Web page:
Each image goes through a lengthy editing period— from a few days (rarely) to a few years (way too often)— before I say “enough!” and call it done. Many of the pictures have changed substantially since I began the deck. My style has become more refined and detailed. That is what happens when a project takes so long.


Because the pictures are drawn in vector graphics, the originals can be blown up infinitely large without losing definition. There are no pixels. Often times, when I am drawing an eyeball, it will take up my entire computer screen. That is how close I work.


The purpose of this blog is to gain a better understanding of the cards
that I might better be able to explain the images in my deck
and someday write a little book.

Six of Blades — Tarot of the Absurd

Tuesday, December 27th, 2011

Jessica Rose ShanahanArtist: Jessica Rose Shanahan


Interpretation: Leaving a storm for calm waters. Change of thought or place. A journey through the watery mind. Attempt at harmony. Finding understanding. Rite of passage.


A man in a boat on stormy seas has lost his oars. He surfs a great wave as daggers fall from heaven. But it is not a hopeless situation. His eyes are the eyes of a fish, eyes that see through confused waters. His hands are webbed, like fins. On his head he has a swimming cap, and on his arm, the tattoo of a blade. These blades are nothing new. He is prepared for this and knows more than he thinks he knows. He will not sink. And when he swims, he’ll find a message in a bottle.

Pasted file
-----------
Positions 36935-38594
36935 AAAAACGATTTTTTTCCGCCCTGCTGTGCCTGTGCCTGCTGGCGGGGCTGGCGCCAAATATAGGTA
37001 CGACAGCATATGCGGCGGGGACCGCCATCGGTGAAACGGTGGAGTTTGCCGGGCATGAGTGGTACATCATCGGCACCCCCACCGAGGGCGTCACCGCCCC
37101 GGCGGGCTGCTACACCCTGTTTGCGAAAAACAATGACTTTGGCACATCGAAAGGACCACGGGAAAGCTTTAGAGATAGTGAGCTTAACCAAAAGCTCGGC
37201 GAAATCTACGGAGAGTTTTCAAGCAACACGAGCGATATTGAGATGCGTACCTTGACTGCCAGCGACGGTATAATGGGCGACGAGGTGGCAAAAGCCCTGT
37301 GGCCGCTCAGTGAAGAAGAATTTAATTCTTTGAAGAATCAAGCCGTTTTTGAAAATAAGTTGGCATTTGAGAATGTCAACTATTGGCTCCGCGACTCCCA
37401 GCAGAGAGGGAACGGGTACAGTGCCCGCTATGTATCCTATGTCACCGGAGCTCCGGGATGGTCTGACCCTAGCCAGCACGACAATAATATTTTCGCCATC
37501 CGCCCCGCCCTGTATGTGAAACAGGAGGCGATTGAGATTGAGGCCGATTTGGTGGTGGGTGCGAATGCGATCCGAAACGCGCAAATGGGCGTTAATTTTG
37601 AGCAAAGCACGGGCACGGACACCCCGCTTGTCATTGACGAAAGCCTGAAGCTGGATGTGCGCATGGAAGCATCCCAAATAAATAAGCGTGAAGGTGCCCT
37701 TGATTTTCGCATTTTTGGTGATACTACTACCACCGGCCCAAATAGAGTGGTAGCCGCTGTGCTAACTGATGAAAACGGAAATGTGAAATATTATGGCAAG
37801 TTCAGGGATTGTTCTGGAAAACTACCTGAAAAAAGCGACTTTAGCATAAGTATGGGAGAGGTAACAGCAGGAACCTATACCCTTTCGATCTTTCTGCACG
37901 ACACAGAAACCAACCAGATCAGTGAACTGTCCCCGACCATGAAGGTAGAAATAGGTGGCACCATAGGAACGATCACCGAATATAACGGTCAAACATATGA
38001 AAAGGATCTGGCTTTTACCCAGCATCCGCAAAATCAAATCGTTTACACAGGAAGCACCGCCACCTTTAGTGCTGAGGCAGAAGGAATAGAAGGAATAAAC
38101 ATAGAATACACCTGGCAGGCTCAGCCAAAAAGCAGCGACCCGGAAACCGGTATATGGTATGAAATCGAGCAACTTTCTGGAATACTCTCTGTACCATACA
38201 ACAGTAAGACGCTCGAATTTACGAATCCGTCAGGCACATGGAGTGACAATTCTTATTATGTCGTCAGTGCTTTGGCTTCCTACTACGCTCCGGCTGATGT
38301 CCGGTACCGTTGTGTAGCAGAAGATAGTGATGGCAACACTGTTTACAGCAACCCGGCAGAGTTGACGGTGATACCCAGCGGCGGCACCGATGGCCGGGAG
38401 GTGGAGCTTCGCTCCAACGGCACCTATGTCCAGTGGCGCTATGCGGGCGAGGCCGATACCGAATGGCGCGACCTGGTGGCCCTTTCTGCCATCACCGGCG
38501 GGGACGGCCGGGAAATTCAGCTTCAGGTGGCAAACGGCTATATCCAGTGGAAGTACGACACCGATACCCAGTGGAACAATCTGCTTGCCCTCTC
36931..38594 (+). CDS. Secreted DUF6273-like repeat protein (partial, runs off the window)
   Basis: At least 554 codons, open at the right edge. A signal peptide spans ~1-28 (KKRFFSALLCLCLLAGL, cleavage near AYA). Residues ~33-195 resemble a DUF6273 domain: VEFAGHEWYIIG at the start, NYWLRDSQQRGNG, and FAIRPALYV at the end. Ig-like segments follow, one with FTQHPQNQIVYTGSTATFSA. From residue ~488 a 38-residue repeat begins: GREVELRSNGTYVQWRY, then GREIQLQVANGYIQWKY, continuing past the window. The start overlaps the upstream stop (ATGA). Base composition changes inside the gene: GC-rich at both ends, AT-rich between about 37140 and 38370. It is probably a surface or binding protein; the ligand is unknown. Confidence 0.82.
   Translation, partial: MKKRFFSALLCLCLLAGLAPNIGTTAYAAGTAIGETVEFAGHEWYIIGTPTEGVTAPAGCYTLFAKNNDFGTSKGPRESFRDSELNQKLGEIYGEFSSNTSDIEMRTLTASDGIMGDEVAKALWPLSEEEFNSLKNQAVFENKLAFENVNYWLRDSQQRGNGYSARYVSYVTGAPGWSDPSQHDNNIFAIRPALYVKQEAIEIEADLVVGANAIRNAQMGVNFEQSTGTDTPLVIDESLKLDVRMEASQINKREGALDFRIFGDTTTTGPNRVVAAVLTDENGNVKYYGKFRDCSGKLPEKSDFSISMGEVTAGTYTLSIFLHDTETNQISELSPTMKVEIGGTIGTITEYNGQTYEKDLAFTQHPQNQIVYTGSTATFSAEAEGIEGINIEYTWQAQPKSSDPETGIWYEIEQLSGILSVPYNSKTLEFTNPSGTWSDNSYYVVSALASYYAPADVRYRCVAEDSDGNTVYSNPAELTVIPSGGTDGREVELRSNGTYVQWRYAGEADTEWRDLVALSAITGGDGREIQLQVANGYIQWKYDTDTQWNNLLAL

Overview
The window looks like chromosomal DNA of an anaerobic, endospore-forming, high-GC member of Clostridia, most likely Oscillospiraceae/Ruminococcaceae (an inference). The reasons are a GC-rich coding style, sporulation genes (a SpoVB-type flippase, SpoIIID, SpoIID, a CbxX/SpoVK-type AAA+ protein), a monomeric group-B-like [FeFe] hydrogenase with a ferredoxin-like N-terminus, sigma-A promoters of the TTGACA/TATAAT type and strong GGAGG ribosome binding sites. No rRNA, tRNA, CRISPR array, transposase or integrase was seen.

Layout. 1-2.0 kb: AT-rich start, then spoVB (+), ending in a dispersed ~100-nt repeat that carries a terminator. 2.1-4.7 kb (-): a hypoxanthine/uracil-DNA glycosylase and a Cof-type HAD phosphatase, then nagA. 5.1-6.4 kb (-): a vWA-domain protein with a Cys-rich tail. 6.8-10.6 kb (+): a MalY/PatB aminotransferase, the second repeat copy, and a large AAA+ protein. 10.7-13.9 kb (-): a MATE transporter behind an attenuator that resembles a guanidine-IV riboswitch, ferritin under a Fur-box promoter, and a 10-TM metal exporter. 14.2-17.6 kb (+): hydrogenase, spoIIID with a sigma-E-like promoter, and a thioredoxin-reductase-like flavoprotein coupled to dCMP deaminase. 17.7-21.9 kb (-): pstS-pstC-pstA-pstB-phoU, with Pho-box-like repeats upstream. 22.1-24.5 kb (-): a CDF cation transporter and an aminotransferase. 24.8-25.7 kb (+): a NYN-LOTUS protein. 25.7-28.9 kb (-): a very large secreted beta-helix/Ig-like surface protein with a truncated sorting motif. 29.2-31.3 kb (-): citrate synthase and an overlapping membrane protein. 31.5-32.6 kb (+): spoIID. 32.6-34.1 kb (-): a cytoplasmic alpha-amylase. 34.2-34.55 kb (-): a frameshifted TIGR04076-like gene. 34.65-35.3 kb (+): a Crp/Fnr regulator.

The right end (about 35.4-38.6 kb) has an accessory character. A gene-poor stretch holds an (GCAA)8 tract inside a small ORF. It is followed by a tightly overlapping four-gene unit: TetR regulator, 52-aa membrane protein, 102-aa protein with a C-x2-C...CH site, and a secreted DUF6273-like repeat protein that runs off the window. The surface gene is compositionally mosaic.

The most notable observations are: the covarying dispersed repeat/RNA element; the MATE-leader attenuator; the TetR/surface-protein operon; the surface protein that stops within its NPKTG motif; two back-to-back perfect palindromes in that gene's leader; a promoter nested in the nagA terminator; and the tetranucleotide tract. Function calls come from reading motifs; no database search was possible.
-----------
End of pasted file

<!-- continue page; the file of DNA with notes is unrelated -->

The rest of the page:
The only thing that could hinder him is baggage. One cannot swim with too much baggage. A stubborn, clinging mind will never change. To swim, he needs to let his boat go, to let his baggage go, to keep his mind clear, to keep his aim focused. To read the message in the bottle he needs to use both hands and leave all else behind. It is easier to find harmony in simplicity than in chaos.


The purpose of this blog is to gain a better understanding of the cards
that I might better be able to explain the images in my deck
and someday write a little book.

13. The Journey — The Wildwood Tarot

Tuesday, December 20th, 2011

Artist: Will Worthington
Authors: Mark Ryan & John Matthews
This card corresponds to the Death card in the Marseille Tarot.